Theda Skocpol, Harvard University
Originally published in the Bangor Daily News on July 21, 2015.
For the last five years, never-ending Obamacare battles have been accompanied by quiet progress in implementation.
Maine has been front and center in ideological warfare and quiet progress. But the state’s final health reform chapters remain to be written. When disputes in Augusta reach an end, will all the state’s people and businesses be able to reap the full benefits of reform? Let’s review the state of play.
In Washington, D.C., congressional Republicans have voted more than 50 times for repeal — even though most Americans prefer to keep the law and improve it and President Barack Obama would veto any such legislation that reaches his desk. Meanwhile, serious challenges to the health law worked their way through the federal courts to twice reach the Supreme Court.
Through it all, the Affordable Care Act has survived. In its latest ruling on the law last month, the high court preserved subsidies for purchases on Obamacare insurance exchanges and even made it clear it is unlikely to entertain any more challenges. Health reform is here to stay.
For Mainers, this is excellent news, because nearly 75,000 people have purchased health insurance plans on the state’s exchange. A higher percentage of eligible Maine customers signed up — more than 60 percent — than in any other New England state except Vermont. Had the court ruled the other way, the majority of these Maine customers probably would have lost their coverage, because nine out of 10 — including rural people and lobstermen and their families in coastal communities — need the federal subsidies to help pay their insurance premiums.
Across the country, health reform surprisingly is working well. More than 10 million Americans have gained new coverage as a direct result of the law, another 9 million are newly included in employer plans and still others have better insurance for the price they pay. Of course, the health law could be improved — for example, by reducing regulations on small businesses — but that can happen only after Republicans stop pushing for repeal and join with Democrats to enact changes with bipartisan support.
Dozens of new insurance companies started offering plans on the state exchanges in 2015, creating more choices and keeping prices down. New Hampshire went from one to five insurers on its exchange, and Maine went from two to three. Depending on how regulators respond to insurance company requests, premiums may go up more for 2016 than they did this year, but consumers would be able to switch plans if they want to pay less. We need to remember health insurance premiums were rising fast before the Affordable Care Act, even though millions of Americans were losing coverage and had no recourse. Things are better now. Still, health care providers must keep looking for new ways to deliver quality care at reasonable prices. Maine hospitals and community health centers already are participating in experiments encouraged by the health reform law.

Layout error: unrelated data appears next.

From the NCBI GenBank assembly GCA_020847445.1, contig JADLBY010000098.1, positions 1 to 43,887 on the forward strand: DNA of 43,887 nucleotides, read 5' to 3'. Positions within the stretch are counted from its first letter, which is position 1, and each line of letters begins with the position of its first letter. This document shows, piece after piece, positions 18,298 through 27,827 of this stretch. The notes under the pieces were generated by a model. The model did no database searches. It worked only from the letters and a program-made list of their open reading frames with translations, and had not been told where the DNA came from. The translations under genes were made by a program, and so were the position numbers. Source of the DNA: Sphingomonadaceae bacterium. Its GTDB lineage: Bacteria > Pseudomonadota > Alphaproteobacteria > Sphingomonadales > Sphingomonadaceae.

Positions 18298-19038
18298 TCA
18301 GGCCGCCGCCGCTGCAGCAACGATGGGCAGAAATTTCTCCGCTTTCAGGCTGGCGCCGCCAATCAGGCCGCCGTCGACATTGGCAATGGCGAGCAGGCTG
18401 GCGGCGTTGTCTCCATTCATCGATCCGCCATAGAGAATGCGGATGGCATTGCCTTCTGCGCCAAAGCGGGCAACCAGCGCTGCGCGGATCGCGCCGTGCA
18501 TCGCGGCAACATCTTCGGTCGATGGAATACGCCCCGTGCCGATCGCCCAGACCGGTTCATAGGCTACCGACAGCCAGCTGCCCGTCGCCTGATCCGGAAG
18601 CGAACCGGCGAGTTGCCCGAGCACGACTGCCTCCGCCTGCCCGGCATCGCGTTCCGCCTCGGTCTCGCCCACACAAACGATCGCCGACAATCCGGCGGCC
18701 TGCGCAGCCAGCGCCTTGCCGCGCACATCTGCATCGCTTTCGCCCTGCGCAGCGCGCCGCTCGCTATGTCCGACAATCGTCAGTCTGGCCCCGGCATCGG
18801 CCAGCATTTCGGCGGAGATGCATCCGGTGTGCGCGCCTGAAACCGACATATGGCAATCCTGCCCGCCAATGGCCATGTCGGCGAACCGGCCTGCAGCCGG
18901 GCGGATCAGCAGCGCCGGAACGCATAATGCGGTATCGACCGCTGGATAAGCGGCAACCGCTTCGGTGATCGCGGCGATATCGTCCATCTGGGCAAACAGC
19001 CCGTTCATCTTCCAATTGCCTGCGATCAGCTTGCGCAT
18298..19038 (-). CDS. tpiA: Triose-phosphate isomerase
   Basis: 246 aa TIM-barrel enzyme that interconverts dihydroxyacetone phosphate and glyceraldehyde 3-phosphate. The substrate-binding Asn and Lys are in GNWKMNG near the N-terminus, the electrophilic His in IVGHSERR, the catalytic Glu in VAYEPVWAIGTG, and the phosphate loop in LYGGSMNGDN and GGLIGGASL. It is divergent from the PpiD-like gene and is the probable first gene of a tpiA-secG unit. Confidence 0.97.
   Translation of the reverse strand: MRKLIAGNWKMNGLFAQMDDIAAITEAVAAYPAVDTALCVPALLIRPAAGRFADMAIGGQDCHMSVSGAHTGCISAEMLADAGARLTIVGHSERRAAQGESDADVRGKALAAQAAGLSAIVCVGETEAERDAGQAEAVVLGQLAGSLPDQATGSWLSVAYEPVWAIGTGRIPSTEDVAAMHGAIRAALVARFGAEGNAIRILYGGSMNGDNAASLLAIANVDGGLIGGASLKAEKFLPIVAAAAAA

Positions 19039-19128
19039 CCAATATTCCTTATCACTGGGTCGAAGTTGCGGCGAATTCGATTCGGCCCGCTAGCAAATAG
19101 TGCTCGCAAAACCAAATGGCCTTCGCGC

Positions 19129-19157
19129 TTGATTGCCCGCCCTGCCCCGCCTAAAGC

But the state of Maine is still not reaping the full benefits of reform because Gov. Paul LePage refuses to expand MaineCare. Tens of thousands of low-income Mainers remain in the “coverage gap,” and according to neutral researchers the state will lose more than $26 million in revenues it could enjoy in 2016 and may lose a whopping $294 million through 2022. The private sector also is losing jobs and revenues it badly needs. As matters stand, Maine taxpayers are sending dollars to Washington to subsidize health care and boost economic growth in other states, not their own.
Already, 30 out of 50 U.S. states have accepted the Medicaid expansion, with Indiana, Montana and Alaska the latest to sign on. Republican governors often have led the way, including LePage’s blustery friend Gov. Chris Christie of New Jersey. Maine is the only holdout in New England, following the lead of southern ultra-conservative and racially divided states that refuse to cover all their poor residents.
As a student of history, I admit to finding LePage’s insistence on imitating the Old Confederacy bitterly ironic. After all, in relation to the state’s population back then, Maine soldiers and families made the greatest sacrifices to save the Union in the Civil War. A century and a half later, why does it make any sense for the Pine Tree State to refuse to take full part as the United States moves to extend affordable health insurance to all its residents?
Theda Skocpol, a summer resident of Maine (and, yes, a taxpayer), is the Victor S. Thomas Professor of Government and Sociology at Harvard University and the director of the Scholars Strategy Network, whose Maine chapter invited her to contribute this OpEd.